The Electric Factory is actually very similar in scope to the TLA, but it's nicer. They have Electric Factory logo spotlights which circle the place while you wait for the group to come on. Best of all, they had folding chair seating set up in the middle of the floor. Of course, my wife and I (she really was my wife at this point, and I'd made her wear a T-shirt with the Trespass album cover on it for the occasion, even though she couldn't tell you even now what songs are on that album) did not get there early enough and still had to stand up along the right side of the building. But it didn't make any difference, because this time the magic was there. Previously when I'd seen the band, my bootleg collection had been very small and I had been unfamiliar with the Selling England show set list. By this time, however, I knew pretty much which songs were coming next, or at least could tell from the stories that were told which one was coming up--I even had the audacity to shout "Musical Box!" at the lead singer as he was stringing out the very end of the croquet story so that some technical problem could be overcome. And I had the ridiculous idea that shouting "Harold the Barrel!" at the band might actually cause them to play that rarest of songs as an encore (which the original Genesis had actually done--once or twice).

I believe by the Electric Factory performance of '03 that the lineup of the band had changed. I know that eventually the Musical Box were to acquire a drummer who not only played and sang like Phil Collins, but looked like him, too. Their keyboardist may have changed as well. It's this looking like the band that was the really freaky part--it seemed an extension of their real devotion to Genesis and faithfully recreating Genesis. Because by April 2003 I had seen some fairly full video of the real Genesis doing a Selling England show, I was able to see just how exactly everything was being reproduced--right down to the strawberry pattern on the sleeves of Steve Hackett's jacket. The light show, the slides in the background, Pete's many costumes, the stories, the equipment (TMB had to hunt down vintage Mellotrons) and most of all the music--exactly, exactly as it had sounded back then. I also spoke to a big fan of the Musical Box around this time who had also seen the TLA performance and assured me that it was one of the worst ones they had given. He also showed me a simple idea: TMB had been around doing the Selling England show for several years, many more years than Genesis had ever done it. Hence, it was only natural that the Musical Box would be better at playing the material than the original band ever was! (I don't know if I actually agree with this concept, but it's worth thinking about, at least from the standpoint of comparing the number of technical bugs and regular screw-ups due to not being well-rehearsed--the Musical Box, I think you can pretty safely say, have had a chance to rehearse the music much more diligently than Genesis ever did; and current technological advances probably help to assure that we won't have to hear the Phil clone come up with any drum solos while the keyboard is being repaired--I can say that I never had to hear a Musical Box drum solo due to equipment failure.)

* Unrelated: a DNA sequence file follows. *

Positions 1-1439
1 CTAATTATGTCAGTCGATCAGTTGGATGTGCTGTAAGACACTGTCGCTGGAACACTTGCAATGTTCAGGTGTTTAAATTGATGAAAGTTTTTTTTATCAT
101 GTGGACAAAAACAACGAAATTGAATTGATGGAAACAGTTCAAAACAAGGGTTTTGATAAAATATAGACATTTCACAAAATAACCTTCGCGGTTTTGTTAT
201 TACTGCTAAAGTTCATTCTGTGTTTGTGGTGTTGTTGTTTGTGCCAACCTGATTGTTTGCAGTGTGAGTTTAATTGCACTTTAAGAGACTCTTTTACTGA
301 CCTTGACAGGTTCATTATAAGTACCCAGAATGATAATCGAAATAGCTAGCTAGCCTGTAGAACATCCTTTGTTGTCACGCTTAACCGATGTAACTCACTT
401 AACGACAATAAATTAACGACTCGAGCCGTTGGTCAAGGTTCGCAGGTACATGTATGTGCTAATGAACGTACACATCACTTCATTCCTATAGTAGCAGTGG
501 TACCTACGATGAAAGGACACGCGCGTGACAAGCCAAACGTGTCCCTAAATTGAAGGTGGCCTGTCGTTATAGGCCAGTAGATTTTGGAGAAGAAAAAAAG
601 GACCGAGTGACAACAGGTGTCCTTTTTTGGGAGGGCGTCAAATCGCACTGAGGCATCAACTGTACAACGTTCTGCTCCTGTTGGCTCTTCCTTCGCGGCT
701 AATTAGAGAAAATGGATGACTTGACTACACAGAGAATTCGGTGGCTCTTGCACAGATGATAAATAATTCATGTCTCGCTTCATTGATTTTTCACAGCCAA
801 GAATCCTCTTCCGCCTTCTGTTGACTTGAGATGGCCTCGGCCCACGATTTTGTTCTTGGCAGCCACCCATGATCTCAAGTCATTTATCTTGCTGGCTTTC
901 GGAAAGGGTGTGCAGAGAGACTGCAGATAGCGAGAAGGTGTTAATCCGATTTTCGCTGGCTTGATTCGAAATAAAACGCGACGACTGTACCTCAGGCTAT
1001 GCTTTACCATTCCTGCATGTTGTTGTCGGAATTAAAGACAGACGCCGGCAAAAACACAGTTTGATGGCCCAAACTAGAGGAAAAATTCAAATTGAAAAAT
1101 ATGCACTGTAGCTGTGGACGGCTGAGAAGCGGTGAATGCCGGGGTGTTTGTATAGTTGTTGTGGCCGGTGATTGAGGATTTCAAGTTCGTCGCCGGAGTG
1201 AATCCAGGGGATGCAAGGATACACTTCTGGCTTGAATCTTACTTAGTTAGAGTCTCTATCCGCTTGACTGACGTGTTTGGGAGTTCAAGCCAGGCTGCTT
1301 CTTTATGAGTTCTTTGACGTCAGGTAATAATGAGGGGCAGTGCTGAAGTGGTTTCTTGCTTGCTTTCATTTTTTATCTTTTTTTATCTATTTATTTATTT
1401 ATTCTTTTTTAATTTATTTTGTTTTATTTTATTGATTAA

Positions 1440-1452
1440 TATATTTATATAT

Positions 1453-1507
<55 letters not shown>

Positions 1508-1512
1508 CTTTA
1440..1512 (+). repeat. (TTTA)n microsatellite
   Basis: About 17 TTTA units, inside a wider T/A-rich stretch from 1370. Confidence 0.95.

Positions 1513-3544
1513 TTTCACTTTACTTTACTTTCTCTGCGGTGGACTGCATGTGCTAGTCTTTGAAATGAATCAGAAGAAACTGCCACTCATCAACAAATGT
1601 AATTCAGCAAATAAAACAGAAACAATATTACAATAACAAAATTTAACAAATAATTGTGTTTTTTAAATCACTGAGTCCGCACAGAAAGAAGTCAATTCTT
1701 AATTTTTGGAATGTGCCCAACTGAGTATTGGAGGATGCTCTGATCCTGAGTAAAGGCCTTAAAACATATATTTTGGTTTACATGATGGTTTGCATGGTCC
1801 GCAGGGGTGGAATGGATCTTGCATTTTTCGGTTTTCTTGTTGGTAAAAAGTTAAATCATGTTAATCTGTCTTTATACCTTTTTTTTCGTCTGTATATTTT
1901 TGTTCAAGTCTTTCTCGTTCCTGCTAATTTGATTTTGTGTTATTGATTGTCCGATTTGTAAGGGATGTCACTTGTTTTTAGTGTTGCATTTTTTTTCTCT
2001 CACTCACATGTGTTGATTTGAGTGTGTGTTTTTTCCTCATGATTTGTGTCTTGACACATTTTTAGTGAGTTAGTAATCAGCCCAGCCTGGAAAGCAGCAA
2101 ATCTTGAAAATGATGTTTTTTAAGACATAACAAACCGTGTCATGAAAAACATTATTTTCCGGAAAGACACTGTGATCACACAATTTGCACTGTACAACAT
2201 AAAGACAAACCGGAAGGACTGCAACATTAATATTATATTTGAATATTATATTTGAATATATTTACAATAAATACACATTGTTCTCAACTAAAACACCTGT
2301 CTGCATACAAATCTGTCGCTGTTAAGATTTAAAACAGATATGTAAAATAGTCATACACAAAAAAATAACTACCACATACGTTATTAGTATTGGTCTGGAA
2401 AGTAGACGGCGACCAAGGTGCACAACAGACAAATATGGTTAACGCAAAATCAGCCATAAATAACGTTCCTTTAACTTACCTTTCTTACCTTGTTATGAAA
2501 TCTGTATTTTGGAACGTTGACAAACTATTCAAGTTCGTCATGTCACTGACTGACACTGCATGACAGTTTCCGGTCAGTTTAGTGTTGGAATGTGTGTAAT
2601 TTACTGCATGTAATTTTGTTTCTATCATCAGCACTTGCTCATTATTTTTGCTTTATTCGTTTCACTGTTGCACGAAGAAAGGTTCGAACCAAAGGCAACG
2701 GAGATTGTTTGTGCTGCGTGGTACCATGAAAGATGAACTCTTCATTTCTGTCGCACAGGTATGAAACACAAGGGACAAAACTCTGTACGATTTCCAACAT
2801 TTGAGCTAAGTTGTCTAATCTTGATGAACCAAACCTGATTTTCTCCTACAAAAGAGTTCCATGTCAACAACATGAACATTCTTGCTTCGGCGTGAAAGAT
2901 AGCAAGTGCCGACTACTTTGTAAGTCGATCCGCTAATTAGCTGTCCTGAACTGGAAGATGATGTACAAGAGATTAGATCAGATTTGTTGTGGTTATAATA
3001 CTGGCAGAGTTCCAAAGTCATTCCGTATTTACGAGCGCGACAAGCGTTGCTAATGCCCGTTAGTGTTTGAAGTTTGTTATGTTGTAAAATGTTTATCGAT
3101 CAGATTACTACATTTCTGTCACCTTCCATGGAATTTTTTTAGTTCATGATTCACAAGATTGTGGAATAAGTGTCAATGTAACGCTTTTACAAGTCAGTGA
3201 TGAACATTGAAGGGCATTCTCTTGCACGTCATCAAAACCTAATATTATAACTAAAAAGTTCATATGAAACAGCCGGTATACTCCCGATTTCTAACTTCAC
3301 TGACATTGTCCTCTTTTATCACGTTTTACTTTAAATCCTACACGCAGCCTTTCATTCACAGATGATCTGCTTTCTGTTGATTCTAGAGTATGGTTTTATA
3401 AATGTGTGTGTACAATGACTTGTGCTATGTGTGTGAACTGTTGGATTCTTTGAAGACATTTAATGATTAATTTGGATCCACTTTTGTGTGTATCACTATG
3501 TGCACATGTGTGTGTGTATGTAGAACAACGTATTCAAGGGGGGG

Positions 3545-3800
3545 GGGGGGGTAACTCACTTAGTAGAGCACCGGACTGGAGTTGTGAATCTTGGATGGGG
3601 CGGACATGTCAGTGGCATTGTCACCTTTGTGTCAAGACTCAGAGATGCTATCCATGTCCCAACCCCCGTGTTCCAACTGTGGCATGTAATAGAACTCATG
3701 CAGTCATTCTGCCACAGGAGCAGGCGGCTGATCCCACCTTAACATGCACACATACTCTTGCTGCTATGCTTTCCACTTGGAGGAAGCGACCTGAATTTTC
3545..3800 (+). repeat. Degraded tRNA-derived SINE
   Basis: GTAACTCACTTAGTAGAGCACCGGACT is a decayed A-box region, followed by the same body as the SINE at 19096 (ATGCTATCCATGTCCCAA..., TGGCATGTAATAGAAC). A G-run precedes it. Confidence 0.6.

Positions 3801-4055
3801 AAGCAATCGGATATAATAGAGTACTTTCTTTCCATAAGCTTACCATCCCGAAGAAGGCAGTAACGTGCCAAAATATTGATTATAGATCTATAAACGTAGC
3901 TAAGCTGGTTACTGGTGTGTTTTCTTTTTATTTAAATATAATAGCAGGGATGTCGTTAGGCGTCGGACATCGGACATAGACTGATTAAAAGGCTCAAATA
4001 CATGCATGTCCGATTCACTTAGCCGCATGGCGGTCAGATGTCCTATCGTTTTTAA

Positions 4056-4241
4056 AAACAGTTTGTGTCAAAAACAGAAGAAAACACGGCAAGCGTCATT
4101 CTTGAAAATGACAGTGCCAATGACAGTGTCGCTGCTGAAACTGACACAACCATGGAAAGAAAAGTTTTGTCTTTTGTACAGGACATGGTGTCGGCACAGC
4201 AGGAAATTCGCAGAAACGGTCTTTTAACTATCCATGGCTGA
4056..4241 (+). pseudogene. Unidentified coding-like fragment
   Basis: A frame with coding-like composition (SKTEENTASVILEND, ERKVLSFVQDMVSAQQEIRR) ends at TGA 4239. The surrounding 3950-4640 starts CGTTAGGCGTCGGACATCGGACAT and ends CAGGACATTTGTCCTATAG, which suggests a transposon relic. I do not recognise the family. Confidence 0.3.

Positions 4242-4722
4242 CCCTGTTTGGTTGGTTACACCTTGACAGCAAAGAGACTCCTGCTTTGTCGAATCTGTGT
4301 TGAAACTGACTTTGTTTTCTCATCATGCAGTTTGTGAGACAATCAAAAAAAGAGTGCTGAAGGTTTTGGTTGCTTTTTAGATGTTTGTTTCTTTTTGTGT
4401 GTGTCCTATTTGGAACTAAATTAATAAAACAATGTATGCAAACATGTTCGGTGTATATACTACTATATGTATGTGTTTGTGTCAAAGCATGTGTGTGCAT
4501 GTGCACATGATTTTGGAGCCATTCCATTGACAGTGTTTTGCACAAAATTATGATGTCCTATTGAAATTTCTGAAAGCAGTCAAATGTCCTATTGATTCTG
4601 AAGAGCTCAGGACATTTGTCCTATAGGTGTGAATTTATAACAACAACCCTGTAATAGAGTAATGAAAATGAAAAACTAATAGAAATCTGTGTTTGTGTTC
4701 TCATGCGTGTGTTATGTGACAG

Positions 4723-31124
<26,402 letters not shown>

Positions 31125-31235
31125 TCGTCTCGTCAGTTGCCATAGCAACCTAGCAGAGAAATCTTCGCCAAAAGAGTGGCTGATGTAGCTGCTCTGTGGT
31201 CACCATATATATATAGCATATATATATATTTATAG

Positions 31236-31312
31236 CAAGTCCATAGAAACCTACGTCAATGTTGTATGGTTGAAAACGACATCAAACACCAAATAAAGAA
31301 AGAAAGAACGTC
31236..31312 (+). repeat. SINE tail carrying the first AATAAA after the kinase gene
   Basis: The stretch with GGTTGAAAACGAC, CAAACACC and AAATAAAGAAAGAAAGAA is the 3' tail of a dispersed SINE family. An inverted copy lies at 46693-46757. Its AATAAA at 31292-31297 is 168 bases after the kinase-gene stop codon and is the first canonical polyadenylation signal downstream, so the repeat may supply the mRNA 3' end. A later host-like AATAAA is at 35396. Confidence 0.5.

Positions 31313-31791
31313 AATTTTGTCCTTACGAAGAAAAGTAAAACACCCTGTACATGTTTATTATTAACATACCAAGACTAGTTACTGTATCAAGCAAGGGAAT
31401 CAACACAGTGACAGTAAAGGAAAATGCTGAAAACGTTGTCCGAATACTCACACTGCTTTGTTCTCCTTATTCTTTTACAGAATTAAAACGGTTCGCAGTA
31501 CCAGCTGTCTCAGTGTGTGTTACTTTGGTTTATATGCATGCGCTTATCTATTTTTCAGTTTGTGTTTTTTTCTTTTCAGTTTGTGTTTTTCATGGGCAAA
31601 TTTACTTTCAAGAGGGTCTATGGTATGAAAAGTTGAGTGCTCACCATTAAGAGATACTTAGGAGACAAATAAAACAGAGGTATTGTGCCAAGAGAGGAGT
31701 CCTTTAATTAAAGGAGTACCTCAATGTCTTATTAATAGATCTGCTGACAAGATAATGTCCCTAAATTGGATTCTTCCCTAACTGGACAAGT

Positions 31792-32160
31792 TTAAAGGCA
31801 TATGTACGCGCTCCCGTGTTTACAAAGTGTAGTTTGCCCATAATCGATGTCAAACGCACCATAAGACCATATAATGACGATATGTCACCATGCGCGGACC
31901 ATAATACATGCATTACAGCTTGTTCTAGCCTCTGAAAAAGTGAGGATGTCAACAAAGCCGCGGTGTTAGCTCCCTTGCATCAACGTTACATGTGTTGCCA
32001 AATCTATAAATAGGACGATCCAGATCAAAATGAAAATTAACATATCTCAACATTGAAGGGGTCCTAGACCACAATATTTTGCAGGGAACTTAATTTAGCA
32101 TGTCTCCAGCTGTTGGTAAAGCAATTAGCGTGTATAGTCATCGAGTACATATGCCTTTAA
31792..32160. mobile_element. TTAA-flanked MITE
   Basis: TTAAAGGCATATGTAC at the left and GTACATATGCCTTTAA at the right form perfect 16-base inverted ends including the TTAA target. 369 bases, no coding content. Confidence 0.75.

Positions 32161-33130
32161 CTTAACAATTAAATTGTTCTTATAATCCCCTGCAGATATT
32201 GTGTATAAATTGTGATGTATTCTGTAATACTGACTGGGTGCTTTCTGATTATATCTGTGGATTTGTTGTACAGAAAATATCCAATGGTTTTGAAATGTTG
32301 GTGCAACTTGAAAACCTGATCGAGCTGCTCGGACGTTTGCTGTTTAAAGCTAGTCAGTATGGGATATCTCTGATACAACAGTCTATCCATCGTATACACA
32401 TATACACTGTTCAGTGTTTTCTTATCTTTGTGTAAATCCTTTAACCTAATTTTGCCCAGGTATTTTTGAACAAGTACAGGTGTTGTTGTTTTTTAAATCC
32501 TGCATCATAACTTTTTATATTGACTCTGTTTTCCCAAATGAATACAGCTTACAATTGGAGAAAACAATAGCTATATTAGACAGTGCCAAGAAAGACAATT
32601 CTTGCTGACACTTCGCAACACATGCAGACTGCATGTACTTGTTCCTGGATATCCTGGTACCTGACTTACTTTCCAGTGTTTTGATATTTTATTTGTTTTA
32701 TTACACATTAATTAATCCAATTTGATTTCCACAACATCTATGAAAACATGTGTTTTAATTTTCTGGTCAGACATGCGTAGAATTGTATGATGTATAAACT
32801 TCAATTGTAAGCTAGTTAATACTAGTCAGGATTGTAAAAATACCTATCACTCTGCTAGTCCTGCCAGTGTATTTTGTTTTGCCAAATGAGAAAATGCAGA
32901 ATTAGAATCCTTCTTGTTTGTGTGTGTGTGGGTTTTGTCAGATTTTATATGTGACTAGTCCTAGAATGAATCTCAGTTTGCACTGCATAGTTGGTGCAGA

Suffice to say, seeing them for the second time was electrifying and invigorating and inspiring. Phil's counterpart sang an excellent rendition of "More Fool Me," something I don't think they had attempted at our previous concert. As the Peter clone (sadly I don't know the band's actual names, and they don't bother telling you their names in their programs or while on stage--the illusion must be complete that they are actually Genesis, so I'll play along) came out on stage in the old man costume at the end of "The Musical Box," effectively raising the ghost of the dead boy Henry, I felt he was also raising the ghost of the Peter Gabriel of 1974; that this was not a "cover band" on stage, but the band, come back to life. Peter could play the flute just like in the seventies, and sang the songs the same way, and wiggled his flower-shaped head around the same way, and mowed the hell out of his imaginary lawn the same way, with the twitching stalk of grass clutched maniacally between his teeth.